However, it was no People of the Mist, which remains my favorite. I miss Otter, who was such a great heroic sidekick, and Ishmael, while clearly nutso, is no match for Soa's batshit craziness. Apr 25, Katherine Holmes rated it it was amazing. As with other Haggard books, The Ghost Kings was a page-turner for me. Although there was some suspended belief going on, other story elements were enlightening.

Rachel is a missionary's daughter and she becomes a kind of friendly hostage with a Zulu tribe. She has the extreme belief that her father conveys, "The Shouter" to the Zulus. But even her mother considers her to be beyond harm because she somehow stands up to anything. The plot includes two English men, one violently set on marrying he As with other Haggard books, The Ghost Kings was a page-turner for me.

The plot includes two English men, one violently set on marrying her when he lives with a number of African wives, and the other a young man that she weathers a storm with and who she keeps in her heart because of prophetic dreams. She knows how to intimidate the Zulu's with spiritual power and with the Boer army threat.

And she has made a close friend and companion of a girl who is part pygmy, though pursued by the Zulu king. Noi's father was a dwarf, and the ghost kings, dwarves too, rescue her from the Zulu's eventually. It took me a little while to confirm that the story wasn't becoming totally speculative at that point. The dwarf tribe in the forest must have been a pygmy tribe. That word wasn't used but when I read some about pygmies, the religion and tribal description was very similar to the book's.

They finally hold Rachel too, and after her parents died. This book has a very sad ending for the pygmy tribe. It was fascinating, Rachel coming off almost like a female Tarzan at times, and the religious quests, done with a kind of meditation and written very beautifully. Haggard's adventure in this book seemed to have spun off into the speculative, it seems, but the story was a page-turner in that I stopped reading other books to finish it.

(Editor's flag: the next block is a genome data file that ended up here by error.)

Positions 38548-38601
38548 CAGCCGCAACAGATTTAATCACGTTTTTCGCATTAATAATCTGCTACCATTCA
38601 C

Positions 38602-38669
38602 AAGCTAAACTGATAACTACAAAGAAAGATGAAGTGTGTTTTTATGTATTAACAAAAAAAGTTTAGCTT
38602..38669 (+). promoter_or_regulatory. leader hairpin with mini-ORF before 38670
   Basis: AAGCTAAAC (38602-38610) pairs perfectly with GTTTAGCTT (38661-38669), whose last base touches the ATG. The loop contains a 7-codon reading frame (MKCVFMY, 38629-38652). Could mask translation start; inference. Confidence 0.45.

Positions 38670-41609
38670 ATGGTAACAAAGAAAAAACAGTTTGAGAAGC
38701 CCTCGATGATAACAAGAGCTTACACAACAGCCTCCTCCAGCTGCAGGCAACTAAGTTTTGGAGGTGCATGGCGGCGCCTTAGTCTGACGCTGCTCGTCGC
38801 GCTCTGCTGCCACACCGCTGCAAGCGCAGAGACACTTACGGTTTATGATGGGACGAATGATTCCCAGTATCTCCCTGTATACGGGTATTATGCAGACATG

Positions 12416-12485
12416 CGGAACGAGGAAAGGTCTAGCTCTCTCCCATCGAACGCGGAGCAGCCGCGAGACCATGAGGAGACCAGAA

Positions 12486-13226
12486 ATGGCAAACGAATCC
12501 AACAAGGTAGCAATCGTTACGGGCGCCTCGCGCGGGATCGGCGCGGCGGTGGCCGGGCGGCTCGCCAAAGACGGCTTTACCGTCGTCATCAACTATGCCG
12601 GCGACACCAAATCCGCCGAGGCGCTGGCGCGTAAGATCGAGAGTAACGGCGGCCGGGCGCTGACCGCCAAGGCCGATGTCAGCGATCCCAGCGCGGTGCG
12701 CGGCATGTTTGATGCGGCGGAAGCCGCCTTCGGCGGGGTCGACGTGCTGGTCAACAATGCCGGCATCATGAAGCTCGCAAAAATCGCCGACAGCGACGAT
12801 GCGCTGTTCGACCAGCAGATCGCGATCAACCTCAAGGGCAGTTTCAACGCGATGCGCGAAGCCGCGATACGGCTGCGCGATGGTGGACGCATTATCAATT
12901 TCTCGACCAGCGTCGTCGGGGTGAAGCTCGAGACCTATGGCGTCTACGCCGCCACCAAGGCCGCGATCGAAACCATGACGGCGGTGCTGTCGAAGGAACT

The Ghost Kings by H. Rider Haggard - Full Text Free Book

Feb 13, Pamellia rated it liked it Shelves: It was an interesting story of a couragous girl who grew into a strong and spiritually aware young lady. She was thought of by the Zulos to be a spirit, their own god!!! She played the part well and seemed to become the god they were seeking. There is a sweet little love story going on, but in typical Haggart fashion, it does not over power the story of the Zulos, their king Dingaan and the Ghost Kings from the Ppl of the Trees. I did not enjoy this book as much as I usually enjoy Haggart.

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Still It was an interesting story of a couragous girl who grew into a strong and spiritually aware young lady. Still it was a good story and I'm glad I read it. I would recommend it to someone if I were ask. Feb 01, George rated it really liked it. Written in and another African tale set in Zulu country. This girl, they say, was very beautiful and brave, and had great power in the land before the battle of the Blood River, , which they fought with the emigrant Boers. Her title was Lady of the Zulus, or more shortly, Zoola, which means Heave Written in and another African tale set in Zulu country.

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It is also a love story between Rachel and Richard Darrien who fall in love as teenagers and, in typical Haggard fashion, under go years of trials and tibulations before they can actually be together. Then, of course, there is the rejected jealous suiter who provides all kinds of bad complications for the couple. The basic tale is very good, but drawn out with repeated complications. With Haggard, the road to true love and fulfillment is never easy and not always granted in this life.

The story also features elements of the mystical and supernatural.